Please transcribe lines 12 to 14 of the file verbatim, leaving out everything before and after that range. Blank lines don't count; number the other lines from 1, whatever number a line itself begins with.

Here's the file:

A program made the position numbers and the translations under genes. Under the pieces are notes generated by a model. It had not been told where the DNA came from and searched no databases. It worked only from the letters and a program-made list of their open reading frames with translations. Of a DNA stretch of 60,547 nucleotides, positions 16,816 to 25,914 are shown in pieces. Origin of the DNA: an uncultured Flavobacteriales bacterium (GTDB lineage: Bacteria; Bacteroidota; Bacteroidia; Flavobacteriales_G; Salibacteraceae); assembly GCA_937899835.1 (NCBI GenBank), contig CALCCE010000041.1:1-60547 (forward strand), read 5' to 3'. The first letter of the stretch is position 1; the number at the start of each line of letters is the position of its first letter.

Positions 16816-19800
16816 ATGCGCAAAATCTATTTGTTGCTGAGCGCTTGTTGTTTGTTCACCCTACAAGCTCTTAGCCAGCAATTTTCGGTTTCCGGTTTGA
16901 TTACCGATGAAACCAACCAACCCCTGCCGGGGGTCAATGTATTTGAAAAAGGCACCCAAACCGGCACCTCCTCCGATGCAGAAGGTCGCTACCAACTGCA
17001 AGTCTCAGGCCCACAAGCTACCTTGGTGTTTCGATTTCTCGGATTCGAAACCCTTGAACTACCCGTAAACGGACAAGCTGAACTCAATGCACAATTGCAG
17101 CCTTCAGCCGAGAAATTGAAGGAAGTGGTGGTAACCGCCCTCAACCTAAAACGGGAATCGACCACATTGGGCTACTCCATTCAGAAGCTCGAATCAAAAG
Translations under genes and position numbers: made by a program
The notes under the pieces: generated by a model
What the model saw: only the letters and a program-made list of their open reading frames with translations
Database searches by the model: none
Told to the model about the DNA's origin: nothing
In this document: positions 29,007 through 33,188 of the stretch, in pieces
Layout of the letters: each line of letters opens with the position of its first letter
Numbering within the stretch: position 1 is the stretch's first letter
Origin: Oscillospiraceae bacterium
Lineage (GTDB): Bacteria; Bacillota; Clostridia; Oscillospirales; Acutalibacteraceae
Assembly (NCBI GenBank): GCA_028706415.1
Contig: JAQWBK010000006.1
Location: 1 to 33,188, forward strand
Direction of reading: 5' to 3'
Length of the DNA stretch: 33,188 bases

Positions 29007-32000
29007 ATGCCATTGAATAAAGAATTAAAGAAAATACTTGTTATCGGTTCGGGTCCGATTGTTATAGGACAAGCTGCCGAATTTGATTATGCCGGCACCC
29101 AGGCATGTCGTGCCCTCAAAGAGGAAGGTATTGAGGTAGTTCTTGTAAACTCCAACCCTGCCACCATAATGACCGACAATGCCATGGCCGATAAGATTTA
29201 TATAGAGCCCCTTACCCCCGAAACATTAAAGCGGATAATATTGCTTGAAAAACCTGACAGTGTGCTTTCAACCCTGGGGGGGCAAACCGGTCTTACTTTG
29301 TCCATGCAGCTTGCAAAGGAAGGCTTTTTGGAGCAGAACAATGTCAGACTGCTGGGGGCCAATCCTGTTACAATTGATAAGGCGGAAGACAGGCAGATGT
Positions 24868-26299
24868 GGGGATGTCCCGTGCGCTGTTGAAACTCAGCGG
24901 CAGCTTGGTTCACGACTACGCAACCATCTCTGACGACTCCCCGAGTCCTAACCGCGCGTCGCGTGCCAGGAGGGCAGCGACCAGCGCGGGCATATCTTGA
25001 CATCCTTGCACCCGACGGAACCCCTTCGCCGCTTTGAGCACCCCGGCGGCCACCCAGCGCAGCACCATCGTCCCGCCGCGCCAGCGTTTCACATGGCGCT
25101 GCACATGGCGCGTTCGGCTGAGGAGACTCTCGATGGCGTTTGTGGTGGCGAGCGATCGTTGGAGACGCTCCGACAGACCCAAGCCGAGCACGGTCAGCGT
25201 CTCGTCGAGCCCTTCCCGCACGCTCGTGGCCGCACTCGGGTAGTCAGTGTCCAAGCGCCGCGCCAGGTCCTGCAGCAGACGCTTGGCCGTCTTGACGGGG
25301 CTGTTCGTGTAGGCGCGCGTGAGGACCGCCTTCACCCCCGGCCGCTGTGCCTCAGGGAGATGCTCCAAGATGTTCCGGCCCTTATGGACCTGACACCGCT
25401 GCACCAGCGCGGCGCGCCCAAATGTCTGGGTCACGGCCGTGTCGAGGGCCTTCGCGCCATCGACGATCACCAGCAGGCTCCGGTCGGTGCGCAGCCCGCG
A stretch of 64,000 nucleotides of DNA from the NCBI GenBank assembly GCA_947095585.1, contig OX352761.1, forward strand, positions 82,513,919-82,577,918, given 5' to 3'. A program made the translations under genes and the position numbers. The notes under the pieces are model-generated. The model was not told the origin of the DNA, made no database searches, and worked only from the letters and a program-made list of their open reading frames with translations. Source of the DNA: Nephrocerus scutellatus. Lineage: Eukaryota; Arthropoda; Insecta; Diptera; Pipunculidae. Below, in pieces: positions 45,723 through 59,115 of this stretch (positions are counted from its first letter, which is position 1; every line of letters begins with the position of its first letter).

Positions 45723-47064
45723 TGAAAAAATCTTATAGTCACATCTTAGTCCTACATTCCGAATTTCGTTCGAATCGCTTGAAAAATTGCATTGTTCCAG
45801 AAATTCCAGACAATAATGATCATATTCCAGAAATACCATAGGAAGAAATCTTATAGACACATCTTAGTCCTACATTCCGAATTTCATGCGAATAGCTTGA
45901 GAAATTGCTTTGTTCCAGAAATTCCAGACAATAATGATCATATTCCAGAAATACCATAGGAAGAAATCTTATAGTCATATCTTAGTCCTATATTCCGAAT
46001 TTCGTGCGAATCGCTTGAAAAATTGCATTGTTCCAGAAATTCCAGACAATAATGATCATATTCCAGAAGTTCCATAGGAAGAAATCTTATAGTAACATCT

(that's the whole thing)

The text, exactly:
In this document: positions 29,007 through 33,188 of the stretch, in pieces
Layout of the letters: each line of letters opens with the position of its first letter
Numbering within the stretch: position 1 is the stretch's first letter